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Mickle and his crew do an incredible job of making this film look just plain epic. Looking like they filmed all over the states, it just gives this film a lot bigger budget then it really had. From tons of extras filling out the little enclosed towns, to the constant attack from both the vampires and the Brotherhood, it really brings this low budget film into a higher caliper.

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Damici really shines here as Mister, this hardened, no-bullshit kind of guy, but that is still a decent human inside this tough exterior. He knows what is right and wrong, but has no problem serving his own method of justice, whether it is to one of the vampires, or a religious idiot trying to rape an old woman. If the movie world ever needed a new Snake Plisken, we have found him. But not only does Damici show his acting skills, but as co-writer of the script, he is a very talented part of this dynamic duo of filmmakers.

The rest of the cast is filled out with a couple of familiar faces, along with one that I didn’t recognize at first. Kelly McGillis, a long way from her Top Gun days, gives a strong performance as Sister, the old nun who Mister and Martin save from being raped by a couple of the Brotherhood. Connor Paolo plays the young Martin, trying to keep up with Mister. He still has the innocence in his face and eyes, that shows that while he tries to play the tough assistant to Mister, he is still a young boy. Genre fave Danielle Harris plays the young singer Belle who happens to be pregnant and joins the motley crew on their journey north. And fans of the cult TV show Fringe might recognize Michael Cerveris as the Observer. Here he plays Jebedia, the leader of the Brotherhood. He gives us a character and performance is that is scarier than any of the vampires running around here, especially in the first half of the film. He’s scary here because he’s not too far off from so many other religious leaders over the centuries that have caused the death of so many people because they didn’t follow their “divine” rules.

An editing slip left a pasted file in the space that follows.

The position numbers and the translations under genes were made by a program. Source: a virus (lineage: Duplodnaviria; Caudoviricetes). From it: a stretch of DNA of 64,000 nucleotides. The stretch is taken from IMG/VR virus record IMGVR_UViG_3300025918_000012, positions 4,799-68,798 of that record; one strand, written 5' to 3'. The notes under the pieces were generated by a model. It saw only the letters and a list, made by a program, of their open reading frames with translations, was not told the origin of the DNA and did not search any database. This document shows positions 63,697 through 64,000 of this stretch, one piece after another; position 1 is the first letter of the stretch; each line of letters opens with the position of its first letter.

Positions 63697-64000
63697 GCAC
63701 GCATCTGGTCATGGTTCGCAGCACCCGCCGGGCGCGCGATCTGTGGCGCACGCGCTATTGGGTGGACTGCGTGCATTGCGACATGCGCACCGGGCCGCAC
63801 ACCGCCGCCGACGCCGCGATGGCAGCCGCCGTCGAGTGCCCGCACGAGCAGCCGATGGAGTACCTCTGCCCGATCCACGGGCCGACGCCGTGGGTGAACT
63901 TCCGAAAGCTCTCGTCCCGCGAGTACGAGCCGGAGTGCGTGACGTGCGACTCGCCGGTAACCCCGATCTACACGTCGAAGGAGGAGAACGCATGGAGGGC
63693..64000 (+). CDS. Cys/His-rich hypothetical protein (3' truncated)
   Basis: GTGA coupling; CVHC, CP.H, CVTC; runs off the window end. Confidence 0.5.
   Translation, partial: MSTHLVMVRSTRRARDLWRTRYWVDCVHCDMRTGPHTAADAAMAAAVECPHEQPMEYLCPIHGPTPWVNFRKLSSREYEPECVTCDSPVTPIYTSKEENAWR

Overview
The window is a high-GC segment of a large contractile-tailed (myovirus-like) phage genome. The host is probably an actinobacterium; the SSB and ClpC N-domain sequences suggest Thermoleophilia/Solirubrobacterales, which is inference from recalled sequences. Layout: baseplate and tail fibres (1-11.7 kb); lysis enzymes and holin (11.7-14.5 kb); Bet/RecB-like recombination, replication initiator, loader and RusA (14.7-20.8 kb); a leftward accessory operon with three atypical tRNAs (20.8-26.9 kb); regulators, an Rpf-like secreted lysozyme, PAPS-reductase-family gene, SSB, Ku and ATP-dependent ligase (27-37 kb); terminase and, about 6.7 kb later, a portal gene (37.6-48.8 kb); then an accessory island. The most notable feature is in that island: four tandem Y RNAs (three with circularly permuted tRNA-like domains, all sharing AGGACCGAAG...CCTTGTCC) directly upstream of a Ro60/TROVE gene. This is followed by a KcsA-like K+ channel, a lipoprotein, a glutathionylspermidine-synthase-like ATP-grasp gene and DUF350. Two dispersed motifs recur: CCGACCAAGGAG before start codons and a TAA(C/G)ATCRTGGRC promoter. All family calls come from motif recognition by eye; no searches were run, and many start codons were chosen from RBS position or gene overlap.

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Another star of this film though you never actually see him, is Jeff Grace, the composer of the score. While we had seen other movies that Grace had scored, this was the first one that I really took a notice of. He does a perfect job in creating a music tone that fits the movie’s desolate landscape, but then also gets us those little hints of hope. With a very somber and almost southern-blue feel to it, Grace has composed a score that is one of my favorites of this year. We loved it so much that we immediately started to check out some of this other film works.

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Released on both a standard DVD as well as a blu-ray version from Dark Sky Films, this is one release that you really need to pick up the blu-ray. While we generally hate when companies force you to buy the blu-ray if you want to get the extras, this time….you WANT the extras. Dark Sky goes all out on this one. One of the best things about this release is that there are prequel short films that gives us a little background for all the main characters in the movie. This gives us a little more insight into these people and what they are carrying on their shoulders. There are also two different audio commentaries, an hour long making of documentary, production video diaries. If you are a fan of this movie, then you really need to pick up this release.